Take a look at the rows for 80s and 90s - you're basically looking at Halt and Catch Fire season by season.2 Personal computers. The World Wide Web. AOL Instant Messager. This is where things start hitting hard on the nostalgia receptors for me. I'll never forget the early `90s Christmas where we got our SoundBlaster 16 sound card. Carmen Sandiego never sounded so good.

Let's fast-forward to the new millenium. Frankly, I'm increasingly less interested in the more recent eras of apps and smart phones. Even my predictions are boring to me. I don't have an Apple Watch. I know "AR" is coming (see recent WWDC teaser). I know we're going to be able to read brainwaves of pigs soon (or already are). I should probably keep more of an open mind about these upcoming technologies, so I'll try. But the history major in me just wants to go back and play with my Apple IIe.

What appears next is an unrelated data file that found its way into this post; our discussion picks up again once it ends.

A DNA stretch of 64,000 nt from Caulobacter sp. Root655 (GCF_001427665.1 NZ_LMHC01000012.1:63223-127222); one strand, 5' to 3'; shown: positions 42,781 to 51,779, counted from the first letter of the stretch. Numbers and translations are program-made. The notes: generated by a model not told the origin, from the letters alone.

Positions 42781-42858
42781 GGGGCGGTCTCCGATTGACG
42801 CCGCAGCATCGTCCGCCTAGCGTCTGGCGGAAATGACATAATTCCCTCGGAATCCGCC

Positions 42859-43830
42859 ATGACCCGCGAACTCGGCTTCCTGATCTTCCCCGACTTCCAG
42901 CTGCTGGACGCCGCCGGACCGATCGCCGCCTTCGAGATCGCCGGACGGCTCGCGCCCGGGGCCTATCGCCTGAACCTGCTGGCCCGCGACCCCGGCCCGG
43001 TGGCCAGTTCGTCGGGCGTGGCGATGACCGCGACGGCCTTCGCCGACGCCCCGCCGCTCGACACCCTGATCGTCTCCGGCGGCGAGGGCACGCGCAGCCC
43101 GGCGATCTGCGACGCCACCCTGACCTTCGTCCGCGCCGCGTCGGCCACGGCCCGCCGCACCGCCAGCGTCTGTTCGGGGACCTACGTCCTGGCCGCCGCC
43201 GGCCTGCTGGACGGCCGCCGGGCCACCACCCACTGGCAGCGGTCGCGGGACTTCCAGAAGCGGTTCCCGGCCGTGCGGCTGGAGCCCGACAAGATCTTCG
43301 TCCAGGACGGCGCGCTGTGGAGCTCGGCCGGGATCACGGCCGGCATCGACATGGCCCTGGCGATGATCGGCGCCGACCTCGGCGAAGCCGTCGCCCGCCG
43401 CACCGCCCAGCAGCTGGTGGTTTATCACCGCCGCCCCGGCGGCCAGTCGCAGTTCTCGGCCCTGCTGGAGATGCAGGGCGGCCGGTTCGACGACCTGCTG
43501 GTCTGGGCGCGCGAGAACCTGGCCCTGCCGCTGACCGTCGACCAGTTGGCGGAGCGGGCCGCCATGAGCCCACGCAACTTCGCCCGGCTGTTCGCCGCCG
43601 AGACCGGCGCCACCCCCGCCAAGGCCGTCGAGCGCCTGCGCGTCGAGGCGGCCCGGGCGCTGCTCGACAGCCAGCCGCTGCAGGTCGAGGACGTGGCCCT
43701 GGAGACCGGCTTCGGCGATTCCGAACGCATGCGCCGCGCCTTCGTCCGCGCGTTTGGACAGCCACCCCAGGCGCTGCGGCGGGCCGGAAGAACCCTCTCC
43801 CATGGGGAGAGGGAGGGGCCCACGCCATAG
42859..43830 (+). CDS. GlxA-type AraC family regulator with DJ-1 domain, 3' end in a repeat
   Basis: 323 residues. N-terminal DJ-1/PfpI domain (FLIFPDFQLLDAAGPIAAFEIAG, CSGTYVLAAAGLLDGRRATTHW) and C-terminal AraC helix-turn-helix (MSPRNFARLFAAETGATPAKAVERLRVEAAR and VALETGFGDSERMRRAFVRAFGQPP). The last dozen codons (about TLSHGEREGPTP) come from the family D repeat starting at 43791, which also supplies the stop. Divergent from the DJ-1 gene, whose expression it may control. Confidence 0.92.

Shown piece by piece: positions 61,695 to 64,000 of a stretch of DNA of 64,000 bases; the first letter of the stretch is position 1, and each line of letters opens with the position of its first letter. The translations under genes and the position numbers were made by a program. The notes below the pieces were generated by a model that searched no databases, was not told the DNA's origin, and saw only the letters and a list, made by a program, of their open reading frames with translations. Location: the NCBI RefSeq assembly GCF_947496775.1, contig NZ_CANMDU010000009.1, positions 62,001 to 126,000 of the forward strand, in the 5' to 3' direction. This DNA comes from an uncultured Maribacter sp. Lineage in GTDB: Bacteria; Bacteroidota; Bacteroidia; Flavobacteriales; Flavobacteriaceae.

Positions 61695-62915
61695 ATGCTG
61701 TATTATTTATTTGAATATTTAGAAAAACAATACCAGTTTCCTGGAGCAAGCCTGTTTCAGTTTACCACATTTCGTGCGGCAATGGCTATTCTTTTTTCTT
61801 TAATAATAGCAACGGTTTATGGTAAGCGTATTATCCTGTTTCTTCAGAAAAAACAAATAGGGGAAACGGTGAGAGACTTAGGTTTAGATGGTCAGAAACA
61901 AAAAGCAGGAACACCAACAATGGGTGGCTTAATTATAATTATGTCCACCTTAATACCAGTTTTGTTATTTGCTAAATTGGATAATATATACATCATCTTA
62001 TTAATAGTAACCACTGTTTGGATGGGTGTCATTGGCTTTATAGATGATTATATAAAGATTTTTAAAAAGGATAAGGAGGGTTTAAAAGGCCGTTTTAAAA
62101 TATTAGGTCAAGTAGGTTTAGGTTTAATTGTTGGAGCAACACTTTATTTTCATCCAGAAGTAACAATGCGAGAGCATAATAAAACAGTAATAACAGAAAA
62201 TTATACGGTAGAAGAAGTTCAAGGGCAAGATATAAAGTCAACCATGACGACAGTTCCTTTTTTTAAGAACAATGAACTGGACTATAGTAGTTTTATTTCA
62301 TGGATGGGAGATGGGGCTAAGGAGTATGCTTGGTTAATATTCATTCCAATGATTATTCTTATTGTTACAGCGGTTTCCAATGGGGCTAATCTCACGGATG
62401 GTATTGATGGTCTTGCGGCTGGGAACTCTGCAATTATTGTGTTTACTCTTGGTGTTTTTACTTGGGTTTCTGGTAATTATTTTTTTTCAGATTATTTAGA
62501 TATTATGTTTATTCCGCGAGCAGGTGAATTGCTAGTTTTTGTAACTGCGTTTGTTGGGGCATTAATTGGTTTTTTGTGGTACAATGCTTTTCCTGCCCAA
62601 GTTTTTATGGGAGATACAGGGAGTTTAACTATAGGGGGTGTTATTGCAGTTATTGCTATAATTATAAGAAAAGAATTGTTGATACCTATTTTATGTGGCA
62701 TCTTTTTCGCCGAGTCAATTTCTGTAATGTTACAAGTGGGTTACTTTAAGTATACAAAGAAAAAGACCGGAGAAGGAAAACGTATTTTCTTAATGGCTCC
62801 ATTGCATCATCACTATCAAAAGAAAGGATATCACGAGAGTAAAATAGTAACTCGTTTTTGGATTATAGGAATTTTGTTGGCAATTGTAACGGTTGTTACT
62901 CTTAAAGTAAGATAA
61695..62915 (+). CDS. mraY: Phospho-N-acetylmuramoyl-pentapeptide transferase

When I think about it, there's tons of additional "strands" that could and should be tracked in this framework. For example, the evolution of memory type and memory capacity over time is super fascinating, and probably is the number one driver of the changes in the "computers" column.

Or another idea, even closer to my heart, would be adding the "definitive" book that should be read for each era. Actually, let me try that one.

Decade Computers Networking Book
1940s Analog N/A
1950s Digital N/A Turing's Cathedral
1960s Warehouse Timeshare The Friendly Orange Glow
1970s Mini ARPANET The Soul of a New Machine
1980s 8-Bit PC Internet Return to the Little Kingdom
1990s Pentium PC WWW Hard Drive
2000s Laptop Web 2.0
2010s Smart Phones Apps
2020s Wearables TBD
2030s Embeddables TBD